16th April 2008, 07:19 PM
Condition of coat after hysterectomy
I had my five year old blenheim Cav speyed about a year ago. Since then thetexture and condition of her coat have changed completely. It has become very long and very straight, very very fine, so that it mats terribly and is also stary and dry. She does not look like the same dog anymore and its not terribly attractive really as being so straight and fine, it sticks out everywhere and makes her look fatter than she really is. The coat along her back and ears is fairly normal. She seems healthy enough, lots of energy and is always happy. She has a varied and balanced diet and since being speyed is no longer a picky eater. Has anyone else experienced anything similar?
Lin, devoted Mum to Sophie -Wofie
16th April 2008, 07:29 PM
This sometimes happens with spayed females, and seems to be mostly linked to the genetics of the given dog (just as some women have drier hair and skin after menopause than others, and some seem to have no issues at all).
In addition you are talking about an older dog, where you often get coat changes anyway (just as in aging humans you get hair and skin changes). Has she gained weight? Extra weight is also linked to coat changes.
Adding some fish oils and using a good conditioner helps with coat and with some dogs it makes sense to have them professionally groomed to take out some of the fluffiness.
Coat changes however are a minor and merely cosmetic inconvenience compared to the health benefits for spayed females -- any pregnancy alone has a mortality risk and this breed has a 40+% risk over lifetime of a pymometra infection in intact females -- which can be fatal and at best makes the dog very ill requiring spaying immediately anyway; plus a 25% chance of mammary cancer if left unspayed.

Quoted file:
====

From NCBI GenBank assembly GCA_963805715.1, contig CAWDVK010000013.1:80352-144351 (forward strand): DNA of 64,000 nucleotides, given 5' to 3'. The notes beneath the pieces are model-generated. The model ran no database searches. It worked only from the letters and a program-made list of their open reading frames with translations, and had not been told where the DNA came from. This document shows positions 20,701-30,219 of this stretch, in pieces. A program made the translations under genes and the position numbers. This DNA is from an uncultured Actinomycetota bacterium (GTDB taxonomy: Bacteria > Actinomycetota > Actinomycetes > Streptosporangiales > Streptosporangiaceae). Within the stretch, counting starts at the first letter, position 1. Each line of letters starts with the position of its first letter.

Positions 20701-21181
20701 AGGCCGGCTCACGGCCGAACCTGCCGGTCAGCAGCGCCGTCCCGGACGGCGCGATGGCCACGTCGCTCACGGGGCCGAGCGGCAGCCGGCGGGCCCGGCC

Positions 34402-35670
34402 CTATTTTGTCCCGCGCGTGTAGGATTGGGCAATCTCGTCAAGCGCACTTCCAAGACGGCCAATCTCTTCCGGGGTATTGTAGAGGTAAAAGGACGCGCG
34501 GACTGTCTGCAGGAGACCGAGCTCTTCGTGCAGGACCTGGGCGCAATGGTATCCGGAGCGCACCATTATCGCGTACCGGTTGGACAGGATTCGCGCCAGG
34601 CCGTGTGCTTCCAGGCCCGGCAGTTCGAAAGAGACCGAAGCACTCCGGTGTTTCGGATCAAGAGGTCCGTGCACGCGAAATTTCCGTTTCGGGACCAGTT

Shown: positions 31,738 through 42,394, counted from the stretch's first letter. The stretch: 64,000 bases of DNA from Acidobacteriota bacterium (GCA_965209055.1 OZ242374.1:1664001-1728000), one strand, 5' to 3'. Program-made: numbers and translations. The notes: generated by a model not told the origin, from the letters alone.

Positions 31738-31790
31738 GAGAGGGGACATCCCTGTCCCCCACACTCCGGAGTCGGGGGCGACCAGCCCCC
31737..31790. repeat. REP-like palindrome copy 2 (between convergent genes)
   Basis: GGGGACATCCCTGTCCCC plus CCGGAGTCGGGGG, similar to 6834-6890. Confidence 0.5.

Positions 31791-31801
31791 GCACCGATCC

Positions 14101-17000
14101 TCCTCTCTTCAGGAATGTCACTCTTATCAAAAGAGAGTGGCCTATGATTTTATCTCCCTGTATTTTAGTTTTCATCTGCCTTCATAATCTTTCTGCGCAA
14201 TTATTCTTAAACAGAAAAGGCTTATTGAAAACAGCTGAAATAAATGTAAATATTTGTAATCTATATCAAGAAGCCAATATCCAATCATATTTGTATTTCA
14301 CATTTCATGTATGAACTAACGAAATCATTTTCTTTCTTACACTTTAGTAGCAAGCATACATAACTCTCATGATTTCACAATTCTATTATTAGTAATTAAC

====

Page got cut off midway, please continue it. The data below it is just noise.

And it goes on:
It makes sense to get some professional help to help shape your girl's coat if it bothers you a lot, and maybe try boosting the diet in ways that benefits coat. If it is any consolation many of us have fine haired dogs -- particularly blenheims and rubies -- that mat badly all the time regardless of whether intact or spayed. If I go more than a couple of days without brushing out my cavaliers will all begin to mat. I find a silicone-based coat conditioner makes a huge difference and keeps coats smooth and sleek.
Incidentally the breed's coat is supposed to be long and straight -- curliness is considered undesireable -- are you sure this isn't just the normal adult coat growing out? It has taken one of my boys til age 4,5 to really have his full adult coat come in
In memory: Lucy